Do you want your students to know what you are going to do before you do it?  In some schools, the culture is to have routines in the classroom and I can understand that perspective.  But too often the Do Now is followed by going over Homework and the opportunity to learn new material is put off until there is not much time left in the period.

Here is an example of a Launch for Exponential Functions   from the most recent College Algebra lesson.

Enjoy these definitions of launch and feel f any launc( http://www.thefreedictionary.com/launch)

launch 1

(lônch, länch)

v. launched, launch·ing, launch·es

v.tr.

1.

a. To throw or propel with force; hurl: launch a spear.
b. To set or thrust (a self-propelled craft or projectile) in motion: launch a rocket; launch a torpedo.
2. Nautical To put (a boat) into the water in readiness for use.
3. To set going; initiate: launch a career; launch a business venture. See Synonyms at begin.
4. To introduce to the public or to a market: launched the new perfume with prime-time commercials on the major networks.
5. To give (someone) a start, as in a career or vocation.

v.intr.

1. To begin a new venture or phase; embark: launch forth on a dangerous mission; launched out on her own after college.
2. To enter enthusiastically into something; plunge: launched into a description of the movie.

Practice for Your Regents (Finals)!!!: Class Grade not predictor of Final Exam Grade

Warning: Class average is NOT a predictor of final exam grade.

In New York State, having a passing grade in a class does not mean you will pass the Regents.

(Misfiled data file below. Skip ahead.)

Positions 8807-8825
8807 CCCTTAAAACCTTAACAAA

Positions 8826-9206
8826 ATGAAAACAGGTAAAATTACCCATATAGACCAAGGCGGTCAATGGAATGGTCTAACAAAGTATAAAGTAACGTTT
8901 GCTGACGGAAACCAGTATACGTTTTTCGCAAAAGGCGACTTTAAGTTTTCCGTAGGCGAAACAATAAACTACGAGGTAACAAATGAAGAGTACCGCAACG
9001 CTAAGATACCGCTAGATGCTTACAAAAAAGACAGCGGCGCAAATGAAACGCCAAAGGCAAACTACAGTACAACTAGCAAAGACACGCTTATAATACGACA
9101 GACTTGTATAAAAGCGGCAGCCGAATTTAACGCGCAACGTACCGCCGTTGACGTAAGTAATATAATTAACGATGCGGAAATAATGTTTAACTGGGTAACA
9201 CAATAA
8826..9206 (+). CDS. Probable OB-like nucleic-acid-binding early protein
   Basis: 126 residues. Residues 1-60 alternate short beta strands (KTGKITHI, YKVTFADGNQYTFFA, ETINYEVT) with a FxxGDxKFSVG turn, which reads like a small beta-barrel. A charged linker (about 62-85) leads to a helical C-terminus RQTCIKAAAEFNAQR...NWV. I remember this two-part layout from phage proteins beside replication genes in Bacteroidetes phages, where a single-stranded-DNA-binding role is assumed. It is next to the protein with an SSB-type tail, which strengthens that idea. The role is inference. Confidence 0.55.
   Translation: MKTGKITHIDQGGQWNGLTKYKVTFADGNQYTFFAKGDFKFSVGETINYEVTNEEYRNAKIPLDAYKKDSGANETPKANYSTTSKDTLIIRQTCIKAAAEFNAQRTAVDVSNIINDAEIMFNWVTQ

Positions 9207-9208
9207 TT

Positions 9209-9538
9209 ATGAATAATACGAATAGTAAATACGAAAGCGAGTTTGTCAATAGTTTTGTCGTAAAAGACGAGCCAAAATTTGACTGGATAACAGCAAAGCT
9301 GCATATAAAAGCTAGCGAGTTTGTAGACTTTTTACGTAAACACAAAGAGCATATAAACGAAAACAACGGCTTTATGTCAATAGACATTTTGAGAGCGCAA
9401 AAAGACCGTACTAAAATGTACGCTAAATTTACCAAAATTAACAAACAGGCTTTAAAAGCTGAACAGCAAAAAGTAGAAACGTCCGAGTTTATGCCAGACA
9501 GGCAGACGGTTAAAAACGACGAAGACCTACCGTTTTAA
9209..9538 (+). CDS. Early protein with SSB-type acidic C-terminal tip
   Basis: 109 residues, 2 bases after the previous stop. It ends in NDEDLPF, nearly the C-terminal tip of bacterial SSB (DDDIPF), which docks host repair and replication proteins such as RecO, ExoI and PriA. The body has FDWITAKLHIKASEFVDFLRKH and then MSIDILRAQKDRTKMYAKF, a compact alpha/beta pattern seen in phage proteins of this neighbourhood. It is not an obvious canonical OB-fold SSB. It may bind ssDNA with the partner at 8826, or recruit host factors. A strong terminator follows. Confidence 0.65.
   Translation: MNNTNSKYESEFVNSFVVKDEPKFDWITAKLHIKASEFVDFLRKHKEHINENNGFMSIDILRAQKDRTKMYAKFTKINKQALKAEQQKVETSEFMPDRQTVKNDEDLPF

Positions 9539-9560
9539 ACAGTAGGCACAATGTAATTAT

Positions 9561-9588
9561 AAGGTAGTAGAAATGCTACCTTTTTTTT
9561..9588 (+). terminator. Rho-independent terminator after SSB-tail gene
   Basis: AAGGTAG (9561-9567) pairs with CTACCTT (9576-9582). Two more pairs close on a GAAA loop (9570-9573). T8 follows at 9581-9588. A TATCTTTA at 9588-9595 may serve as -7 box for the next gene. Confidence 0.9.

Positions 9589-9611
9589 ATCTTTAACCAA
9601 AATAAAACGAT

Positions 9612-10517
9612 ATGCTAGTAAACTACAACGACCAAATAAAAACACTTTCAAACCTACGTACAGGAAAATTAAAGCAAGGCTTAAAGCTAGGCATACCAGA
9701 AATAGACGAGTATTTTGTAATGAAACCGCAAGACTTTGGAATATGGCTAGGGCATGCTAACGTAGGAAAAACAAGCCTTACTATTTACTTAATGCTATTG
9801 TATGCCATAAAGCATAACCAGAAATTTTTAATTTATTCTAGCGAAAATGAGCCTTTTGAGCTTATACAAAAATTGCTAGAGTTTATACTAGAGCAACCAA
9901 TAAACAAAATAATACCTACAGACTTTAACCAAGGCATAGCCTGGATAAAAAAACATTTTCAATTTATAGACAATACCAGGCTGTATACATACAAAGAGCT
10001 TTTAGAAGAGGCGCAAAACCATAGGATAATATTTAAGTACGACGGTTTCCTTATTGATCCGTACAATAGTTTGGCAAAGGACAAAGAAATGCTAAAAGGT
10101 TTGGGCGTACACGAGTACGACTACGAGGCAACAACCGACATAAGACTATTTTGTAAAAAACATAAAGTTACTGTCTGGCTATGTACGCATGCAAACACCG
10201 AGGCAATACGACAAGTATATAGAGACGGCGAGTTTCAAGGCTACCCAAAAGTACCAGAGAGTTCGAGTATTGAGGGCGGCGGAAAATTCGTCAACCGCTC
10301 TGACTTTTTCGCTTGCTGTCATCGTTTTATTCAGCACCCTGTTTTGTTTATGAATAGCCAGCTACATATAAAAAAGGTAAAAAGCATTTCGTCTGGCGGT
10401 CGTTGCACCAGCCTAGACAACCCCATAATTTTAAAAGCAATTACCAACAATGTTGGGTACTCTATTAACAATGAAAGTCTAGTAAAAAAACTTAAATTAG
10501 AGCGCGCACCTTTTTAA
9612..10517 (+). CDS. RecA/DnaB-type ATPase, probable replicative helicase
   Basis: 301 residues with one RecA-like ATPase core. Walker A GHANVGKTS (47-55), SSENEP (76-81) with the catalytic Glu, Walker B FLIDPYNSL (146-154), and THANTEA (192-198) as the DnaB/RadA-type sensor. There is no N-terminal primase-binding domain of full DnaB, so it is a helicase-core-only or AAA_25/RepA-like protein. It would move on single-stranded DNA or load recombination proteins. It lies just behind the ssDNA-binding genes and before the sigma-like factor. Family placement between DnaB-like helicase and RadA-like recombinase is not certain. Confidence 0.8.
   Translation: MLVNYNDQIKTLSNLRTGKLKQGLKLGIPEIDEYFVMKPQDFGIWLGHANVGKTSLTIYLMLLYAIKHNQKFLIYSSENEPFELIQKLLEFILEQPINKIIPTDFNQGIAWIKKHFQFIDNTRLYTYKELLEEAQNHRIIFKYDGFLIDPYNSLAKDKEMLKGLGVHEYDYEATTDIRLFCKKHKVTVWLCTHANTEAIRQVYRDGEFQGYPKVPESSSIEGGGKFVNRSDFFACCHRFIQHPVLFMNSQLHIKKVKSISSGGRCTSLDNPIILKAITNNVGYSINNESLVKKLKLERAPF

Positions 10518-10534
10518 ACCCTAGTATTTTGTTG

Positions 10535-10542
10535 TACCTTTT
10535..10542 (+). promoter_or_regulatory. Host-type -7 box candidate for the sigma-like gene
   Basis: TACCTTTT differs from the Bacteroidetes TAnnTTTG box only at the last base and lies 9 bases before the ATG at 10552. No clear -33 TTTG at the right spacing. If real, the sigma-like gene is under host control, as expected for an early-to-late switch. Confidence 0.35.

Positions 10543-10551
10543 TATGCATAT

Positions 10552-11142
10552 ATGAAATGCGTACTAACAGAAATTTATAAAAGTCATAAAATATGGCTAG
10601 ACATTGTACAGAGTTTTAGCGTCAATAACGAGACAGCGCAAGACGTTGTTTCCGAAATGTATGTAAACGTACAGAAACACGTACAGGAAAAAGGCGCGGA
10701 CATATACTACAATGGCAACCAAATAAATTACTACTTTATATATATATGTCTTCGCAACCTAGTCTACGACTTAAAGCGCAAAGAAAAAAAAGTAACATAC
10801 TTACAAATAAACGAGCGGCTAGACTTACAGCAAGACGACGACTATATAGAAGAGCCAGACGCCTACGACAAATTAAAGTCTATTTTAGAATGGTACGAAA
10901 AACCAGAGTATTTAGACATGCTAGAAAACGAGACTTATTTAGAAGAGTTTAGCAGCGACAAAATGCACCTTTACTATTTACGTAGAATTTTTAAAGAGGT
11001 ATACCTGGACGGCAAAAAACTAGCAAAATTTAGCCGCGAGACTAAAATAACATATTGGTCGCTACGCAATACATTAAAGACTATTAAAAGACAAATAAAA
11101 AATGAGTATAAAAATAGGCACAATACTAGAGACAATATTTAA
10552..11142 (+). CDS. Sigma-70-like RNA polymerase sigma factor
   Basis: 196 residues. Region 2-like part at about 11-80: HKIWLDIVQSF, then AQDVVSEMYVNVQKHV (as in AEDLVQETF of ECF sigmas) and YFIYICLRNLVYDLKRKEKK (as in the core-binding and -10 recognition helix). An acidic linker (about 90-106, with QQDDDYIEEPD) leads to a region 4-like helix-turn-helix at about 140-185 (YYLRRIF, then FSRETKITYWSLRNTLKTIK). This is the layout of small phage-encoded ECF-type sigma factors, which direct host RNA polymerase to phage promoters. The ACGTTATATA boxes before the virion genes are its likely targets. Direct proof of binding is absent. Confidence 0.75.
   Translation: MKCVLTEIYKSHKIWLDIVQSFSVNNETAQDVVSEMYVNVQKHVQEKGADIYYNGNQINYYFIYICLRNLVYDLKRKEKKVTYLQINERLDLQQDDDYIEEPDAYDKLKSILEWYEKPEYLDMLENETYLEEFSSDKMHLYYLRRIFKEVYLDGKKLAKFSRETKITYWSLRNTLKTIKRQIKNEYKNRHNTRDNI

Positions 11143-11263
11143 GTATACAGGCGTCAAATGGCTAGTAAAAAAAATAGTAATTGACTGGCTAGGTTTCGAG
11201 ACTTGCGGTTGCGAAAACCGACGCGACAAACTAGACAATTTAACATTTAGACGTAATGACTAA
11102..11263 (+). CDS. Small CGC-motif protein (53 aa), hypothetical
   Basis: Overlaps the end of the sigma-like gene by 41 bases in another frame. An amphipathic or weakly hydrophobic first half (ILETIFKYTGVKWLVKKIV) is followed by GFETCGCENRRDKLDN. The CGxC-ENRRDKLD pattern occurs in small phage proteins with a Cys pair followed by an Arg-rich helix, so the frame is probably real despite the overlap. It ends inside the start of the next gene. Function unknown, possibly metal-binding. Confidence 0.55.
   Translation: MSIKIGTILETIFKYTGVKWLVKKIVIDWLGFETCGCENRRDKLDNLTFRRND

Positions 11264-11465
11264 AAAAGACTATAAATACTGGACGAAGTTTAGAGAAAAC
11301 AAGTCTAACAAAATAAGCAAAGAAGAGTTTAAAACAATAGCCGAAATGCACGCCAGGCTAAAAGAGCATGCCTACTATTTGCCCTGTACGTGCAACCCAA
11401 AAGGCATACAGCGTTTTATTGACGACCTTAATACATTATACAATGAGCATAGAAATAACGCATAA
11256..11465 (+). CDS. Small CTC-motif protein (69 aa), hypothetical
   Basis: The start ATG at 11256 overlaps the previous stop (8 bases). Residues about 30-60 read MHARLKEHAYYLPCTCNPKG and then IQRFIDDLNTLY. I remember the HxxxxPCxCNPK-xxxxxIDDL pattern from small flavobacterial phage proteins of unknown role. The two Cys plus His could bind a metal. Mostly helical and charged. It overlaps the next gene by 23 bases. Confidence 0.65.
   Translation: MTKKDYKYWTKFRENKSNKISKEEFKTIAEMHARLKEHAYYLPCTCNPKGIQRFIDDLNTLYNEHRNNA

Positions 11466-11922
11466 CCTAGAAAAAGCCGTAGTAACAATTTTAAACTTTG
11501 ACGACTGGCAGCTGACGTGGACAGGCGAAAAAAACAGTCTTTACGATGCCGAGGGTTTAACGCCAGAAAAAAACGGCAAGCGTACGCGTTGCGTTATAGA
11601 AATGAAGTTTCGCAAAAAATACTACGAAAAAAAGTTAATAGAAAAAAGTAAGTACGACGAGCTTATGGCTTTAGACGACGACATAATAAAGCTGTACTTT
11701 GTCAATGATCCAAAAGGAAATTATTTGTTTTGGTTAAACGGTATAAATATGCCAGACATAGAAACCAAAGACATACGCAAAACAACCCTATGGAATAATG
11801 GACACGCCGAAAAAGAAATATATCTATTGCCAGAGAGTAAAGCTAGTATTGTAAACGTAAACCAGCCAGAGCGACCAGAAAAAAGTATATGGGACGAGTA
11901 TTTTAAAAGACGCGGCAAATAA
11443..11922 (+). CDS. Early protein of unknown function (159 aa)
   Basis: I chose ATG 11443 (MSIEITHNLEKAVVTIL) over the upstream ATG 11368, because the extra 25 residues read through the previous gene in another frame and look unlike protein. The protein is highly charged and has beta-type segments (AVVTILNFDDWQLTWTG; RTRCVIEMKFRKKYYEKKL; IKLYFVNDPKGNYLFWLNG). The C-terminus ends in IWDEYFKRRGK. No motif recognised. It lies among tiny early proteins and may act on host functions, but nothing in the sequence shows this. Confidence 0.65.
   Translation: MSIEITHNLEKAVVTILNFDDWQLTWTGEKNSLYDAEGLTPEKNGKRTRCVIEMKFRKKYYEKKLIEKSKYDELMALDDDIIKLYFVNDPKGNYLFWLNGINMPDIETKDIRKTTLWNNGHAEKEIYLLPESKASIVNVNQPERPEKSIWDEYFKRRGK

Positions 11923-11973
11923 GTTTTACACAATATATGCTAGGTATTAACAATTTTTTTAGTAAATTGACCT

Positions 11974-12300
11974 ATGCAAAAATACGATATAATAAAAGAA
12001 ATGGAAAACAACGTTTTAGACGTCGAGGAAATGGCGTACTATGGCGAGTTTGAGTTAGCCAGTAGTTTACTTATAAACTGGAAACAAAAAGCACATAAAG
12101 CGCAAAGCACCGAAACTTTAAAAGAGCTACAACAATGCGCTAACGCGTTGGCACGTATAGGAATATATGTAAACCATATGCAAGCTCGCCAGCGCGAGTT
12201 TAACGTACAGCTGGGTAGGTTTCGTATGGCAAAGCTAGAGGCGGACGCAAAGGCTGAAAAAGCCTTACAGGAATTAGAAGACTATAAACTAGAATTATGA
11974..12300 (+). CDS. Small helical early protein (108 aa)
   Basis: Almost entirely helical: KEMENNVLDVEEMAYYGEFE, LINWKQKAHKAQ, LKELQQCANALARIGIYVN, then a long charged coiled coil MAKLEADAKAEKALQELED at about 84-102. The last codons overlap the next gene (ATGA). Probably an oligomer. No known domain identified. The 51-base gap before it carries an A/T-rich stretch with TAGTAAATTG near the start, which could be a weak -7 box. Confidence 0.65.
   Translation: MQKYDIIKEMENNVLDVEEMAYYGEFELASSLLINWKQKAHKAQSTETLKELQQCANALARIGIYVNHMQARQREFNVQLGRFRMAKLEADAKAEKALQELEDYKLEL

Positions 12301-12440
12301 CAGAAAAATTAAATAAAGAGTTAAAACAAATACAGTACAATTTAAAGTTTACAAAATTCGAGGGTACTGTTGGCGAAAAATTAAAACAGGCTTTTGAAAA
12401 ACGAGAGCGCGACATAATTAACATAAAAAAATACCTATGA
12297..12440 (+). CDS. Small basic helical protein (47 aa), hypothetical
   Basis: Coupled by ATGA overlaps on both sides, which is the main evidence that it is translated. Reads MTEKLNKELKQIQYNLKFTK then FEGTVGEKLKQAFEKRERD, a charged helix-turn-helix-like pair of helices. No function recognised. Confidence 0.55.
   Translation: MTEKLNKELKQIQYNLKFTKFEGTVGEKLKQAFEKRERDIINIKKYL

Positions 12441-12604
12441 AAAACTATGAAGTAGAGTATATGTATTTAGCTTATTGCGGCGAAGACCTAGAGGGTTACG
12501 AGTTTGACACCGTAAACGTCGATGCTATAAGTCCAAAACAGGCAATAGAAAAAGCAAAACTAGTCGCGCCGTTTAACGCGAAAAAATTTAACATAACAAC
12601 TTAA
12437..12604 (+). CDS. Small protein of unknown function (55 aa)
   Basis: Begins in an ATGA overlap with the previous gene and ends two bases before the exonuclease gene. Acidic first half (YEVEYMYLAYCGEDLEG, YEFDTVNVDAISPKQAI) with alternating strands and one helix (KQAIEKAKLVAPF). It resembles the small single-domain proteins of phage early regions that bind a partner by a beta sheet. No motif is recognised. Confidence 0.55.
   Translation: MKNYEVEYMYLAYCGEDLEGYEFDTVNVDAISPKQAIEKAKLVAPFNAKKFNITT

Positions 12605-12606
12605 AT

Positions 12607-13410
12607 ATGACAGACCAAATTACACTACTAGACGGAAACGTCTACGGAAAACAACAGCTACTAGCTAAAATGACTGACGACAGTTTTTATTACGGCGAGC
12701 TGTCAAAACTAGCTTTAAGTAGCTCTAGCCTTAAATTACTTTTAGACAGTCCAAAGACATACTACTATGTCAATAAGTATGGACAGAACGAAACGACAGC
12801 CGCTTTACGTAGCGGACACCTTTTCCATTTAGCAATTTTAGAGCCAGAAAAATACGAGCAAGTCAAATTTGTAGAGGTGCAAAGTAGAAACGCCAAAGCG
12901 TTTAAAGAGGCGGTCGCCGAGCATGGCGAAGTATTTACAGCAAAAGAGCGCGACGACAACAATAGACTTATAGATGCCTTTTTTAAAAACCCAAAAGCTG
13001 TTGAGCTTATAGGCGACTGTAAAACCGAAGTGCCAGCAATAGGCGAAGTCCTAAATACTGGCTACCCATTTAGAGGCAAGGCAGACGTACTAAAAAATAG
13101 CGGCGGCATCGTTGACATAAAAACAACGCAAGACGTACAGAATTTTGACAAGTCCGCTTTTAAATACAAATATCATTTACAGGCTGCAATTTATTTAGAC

There is a need for many students to take Mock Regents at home in a proctored fashion.  Some teachers are not finishing curricula and many students need more practice than what they are getting in school.

As report card grades are composed of many different things like classwork, participation, projects etc. students and families are not informed as to the likelihood of the student passing the exam.  And many students and their families are surprised when their Regents results are less than expected.

This past Tuesday June 2 were the ELA and Common Core Geometry Regents.

Study before the Regents week!  Regents begin again on Tuesday June 16th!

Which exam is when:

June 2015 Regents Schedule

Practice, Practice, Practice:

All Old Regents for Free Practice

Previous Math Regents Exams for Practice

HMX Earth Science Exams and Resources

RegentsPrep.org

Subscribe to Problem-Attic

Barron’s Books for Regents\

Pass the Regents Classes in and around NYC

Mr. Klaff Global History Review

May 2015 Brain Teaser Solution

Q: Here is the Math/logic brain teaser that took the Internet by storm in mid-April 2015:

Albert and Bernard just became friends with Cheryl, and they want to know when her birthday is. Cheryl gives them a list of 10 possible dates: May 15 May 16 May 19 June 17 June 18 July 14 July 16 August 14 August 15 August 17

Cheryl then tells Albert and Bernard separately the month and the day of her birthday respectively. Albert: I don’t know when Cheryl’s birthday is, but I know that Bernard does not know too.

Bernard: At first I don’t know when Cheryl’s birthday is, but I know now.

Albert: Then I also know when Cheryl’s birthday is.

So when is Cheryl’s birthday?

A: July 16th.
Can’t be a unique day. Therefore it cannot be May or June.

July 14 July 16
August 14 August 15 August 17

Has to be unique

July 16
August 15 August 17

If Bernard know and Albert now knows that it has to be July 16th. If it was August then Albert would not know.

(Thanks to Adam Schwartz for this solution!)